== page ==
Question 7.    Will load shedding occur every day?

Load shedding is required when the national demand is predicted to exceed the generation capacity connected to the national grid and this can happen at any time depending on the situation causing the incapacity of Eskom to meet the required demand. Whilst, we are most susceptible during the peak times, it is also possible to go into load-shedding during off-peak hours as was the case in May 2008 and on 2 November 2014. These incidences were caused by the interrupted supply of coal to the generation plant and unless Eskom experiences another similar unlikely event we should be able to avoid sustained load-shedding.

Question 8.    Why not load shed at night?
Load shedding has to take place immediately the load is predicted to exceed generation capacity. The load normally exceeds generation capacity during the day when businesses are using electricity and in the early morning and evening when most households are using electricity. Late at night and on weekends when there is low load, there is a less likelihood of the load exceeding generation capacity and hence a less likelihood of load shedding being required.

Load shedding can become necessary at night and on weekends if, for example, Eskom has used the lower load usage during these times to perform essential maintenance on generation plant. In this case the generation capacity will be lower than normal and any additional un-planned loss of generation capacity will result in load shedding being necessary.

Question 9.    Will eThekwini Municipality compensate me for losses?
As covered by the general comments above, eThekwini is simply responding to the national situation and cannot be held liable for any interruption. As no electricity utility worldwide can guarantee supply at all times, customers must provide for the possibility of an interruption of supply at any time.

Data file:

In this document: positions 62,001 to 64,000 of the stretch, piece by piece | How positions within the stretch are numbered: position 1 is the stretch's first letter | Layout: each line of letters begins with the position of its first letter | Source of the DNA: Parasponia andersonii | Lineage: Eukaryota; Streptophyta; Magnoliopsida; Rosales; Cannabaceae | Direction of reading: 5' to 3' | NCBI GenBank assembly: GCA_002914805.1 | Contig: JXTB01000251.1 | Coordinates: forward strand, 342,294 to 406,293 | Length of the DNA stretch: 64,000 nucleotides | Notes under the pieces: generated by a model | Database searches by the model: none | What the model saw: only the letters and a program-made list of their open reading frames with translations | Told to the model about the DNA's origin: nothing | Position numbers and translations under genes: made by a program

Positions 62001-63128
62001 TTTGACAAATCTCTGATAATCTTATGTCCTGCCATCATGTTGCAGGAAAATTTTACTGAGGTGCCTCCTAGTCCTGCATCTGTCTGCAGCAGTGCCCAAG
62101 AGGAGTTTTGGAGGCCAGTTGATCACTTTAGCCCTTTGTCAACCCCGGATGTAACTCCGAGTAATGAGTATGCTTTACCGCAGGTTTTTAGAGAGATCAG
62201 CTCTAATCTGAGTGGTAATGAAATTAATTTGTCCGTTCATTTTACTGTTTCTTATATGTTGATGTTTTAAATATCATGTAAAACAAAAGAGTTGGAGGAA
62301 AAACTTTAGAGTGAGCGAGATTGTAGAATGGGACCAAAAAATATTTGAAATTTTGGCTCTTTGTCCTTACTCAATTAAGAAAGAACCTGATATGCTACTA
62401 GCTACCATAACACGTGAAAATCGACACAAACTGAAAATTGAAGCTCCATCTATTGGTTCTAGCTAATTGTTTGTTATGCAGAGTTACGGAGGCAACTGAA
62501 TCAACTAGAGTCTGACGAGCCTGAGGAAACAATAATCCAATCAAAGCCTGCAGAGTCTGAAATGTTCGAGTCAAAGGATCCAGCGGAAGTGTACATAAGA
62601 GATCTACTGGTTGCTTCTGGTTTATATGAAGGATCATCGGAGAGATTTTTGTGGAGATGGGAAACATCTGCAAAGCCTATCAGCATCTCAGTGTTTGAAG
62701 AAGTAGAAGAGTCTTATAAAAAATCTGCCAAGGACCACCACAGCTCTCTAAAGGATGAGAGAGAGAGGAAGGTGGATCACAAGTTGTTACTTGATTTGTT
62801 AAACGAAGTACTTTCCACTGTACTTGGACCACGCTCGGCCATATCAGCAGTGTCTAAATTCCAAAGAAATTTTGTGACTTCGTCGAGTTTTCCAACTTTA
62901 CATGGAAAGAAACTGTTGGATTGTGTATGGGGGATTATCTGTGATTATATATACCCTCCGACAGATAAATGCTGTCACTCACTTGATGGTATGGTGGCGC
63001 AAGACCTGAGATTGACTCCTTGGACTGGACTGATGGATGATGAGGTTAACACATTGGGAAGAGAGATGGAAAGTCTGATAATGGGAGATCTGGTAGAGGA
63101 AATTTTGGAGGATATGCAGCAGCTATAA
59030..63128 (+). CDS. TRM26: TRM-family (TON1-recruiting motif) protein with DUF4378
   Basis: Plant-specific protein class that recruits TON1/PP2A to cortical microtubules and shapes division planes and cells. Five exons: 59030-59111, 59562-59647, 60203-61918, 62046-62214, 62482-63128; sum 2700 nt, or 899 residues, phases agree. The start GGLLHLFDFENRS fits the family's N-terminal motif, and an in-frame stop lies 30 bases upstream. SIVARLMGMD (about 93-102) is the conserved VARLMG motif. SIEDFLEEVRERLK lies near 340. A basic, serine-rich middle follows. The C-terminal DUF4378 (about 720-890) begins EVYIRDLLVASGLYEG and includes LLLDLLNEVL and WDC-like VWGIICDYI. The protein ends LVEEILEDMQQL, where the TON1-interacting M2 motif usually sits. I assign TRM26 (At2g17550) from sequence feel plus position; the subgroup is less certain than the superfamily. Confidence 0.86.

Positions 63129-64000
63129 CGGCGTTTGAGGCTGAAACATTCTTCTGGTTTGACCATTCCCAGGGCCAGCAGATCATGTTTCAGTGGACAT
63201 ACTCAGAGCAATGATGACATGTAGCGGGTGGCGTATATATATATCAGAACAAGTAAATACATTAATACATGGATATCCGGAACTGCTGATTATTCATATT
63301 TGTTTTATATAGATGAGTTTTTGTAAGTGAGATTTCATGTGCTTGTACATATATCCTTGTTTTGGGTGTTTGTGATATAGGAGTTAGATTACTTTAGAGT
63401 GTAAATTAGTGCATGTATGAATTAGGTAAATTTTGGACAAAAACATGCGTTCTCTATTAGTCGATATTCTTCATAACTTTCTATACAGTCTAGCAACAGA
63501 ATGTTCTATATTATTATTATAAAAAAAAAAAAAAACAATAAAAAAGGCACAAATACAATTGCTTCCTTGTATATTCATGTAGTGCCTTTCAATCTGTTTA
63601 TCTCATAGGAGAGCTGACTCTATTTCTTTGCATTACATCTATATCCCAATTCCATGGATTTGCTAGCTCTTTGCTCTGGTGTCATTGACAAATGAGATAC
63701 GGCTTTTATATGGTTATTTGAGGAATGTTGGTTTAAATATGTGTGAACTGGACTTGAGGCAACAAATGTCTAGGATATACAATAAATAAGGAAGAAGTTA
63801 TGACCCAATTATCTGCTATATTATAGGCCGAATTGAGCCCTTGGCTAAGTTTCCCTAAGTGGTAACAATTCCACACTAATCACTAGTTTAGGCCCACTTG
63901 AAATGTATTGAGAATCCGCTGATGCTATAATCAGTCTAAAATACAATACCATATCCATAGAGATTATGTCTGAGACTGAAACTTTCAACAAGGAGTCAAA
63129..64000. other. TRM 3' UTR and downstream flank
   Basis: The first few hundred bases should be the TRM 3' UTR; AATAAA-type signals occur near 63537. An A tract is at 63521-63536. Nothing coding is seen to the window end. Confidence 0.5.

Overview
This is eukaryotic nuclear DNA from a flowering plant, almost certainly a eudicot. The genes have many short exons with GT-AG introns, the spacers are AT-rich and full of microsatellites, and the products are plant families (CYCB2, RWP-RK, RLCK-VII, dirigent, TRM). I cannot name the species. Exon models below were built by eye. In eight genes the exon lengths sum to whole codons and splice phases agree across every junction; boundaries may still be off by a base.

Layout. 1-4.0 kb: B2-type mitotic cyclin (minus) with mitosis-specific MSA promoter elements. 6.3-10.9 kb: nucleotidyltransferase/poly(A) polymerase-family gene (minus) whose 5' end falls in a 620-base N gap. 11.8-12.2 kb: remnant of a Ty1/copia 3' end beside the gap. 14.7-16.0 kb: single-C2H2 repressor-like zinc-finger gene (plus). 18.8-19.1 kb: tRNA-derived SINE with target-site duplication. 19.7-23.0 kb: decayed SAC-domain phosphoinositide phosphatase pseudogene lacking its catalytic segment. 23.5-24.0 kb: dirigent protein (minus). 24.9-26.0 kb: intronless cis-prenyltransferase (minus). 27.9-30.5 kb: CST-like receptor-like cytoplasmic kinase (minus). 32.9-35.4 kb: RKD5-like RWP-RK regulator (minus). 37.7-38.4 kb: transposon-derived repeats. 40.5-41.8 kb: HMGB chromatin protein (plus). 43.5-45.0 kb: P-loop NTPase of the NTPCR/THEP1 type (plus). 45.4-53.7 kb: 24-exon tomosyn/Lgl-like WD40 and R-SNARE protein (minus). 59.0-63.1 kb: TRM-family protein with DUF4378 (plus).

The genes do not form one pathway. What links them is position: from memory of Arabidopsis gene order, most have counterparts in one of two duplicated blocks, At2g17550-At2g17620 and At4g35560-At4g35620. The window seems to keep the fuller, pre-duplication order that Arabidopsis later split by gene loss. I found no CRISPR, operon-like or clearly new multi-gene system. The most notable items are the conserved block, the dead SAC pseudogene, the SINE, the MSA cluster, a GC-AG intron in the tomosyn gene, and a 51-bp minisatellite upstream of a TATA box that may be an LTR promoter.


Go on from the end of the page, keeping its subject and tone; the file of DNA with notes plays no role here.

Question 10.    Why does the schedule provide for 2½ hours for each block?
The principle of 2-hour blocks still applies but some overlap has to be expected to provide for the numerous switching steps involved. At the end of the 2 hours the circuits of the next block have to be isolated before the circuits of the previous block can be restored or this would defeat the purpose of load shedding. The principle of 2 hour blocks still applies but it is necessary to indicate an overlap which could be as long as 30 minutes.

Question 11.    Will I always be in the same block?
Distribution substations are supplied from major substations by multiple circuits and it is possible that the source of supply could be changed for reasons outside of load shedding. While this does not happen often (and usually returned to the normal state after a period), it is possible that this would result in the customer being associated with a different block.

Question 12.    Will you stick to the schedule?
Every effort will be made to follow the schedule, however it must be recognised that abnormal network conditions and unexpected faults cannot b be predicted.

On the other hand, it may not be necessary to switch off all areas in the scheduled block to achieve Eskom’s load requirement at the given time. Areas will only be turned off according to the schedule if Eskom requires the reduction of load.

Question 13.    How long can my freezer stay off before the quality of the food deteriorates?
This cannot be answered directly as it depends on the working temperature of the freezer and the effectiveness of the seals. It is, however, strongly advised to avoid opening the freezer and fridge compartments during an interruption of supply, as this will have a significant affect.

Question 14.    Should I switch off appliances during load shedding?
Ensuring that appliances are switched off during any interruption of supply is advisable, simply because this ensures that they will not turn on when the supply is restored and create an unsafe situation. This also assists the restoration of supply process, as it will avoid high ‘waiting loads’ with the potential to cause an overload trip of an individual circuit. This would require staff to be dispatched to the point of supply and therefore result in an extended interruption.​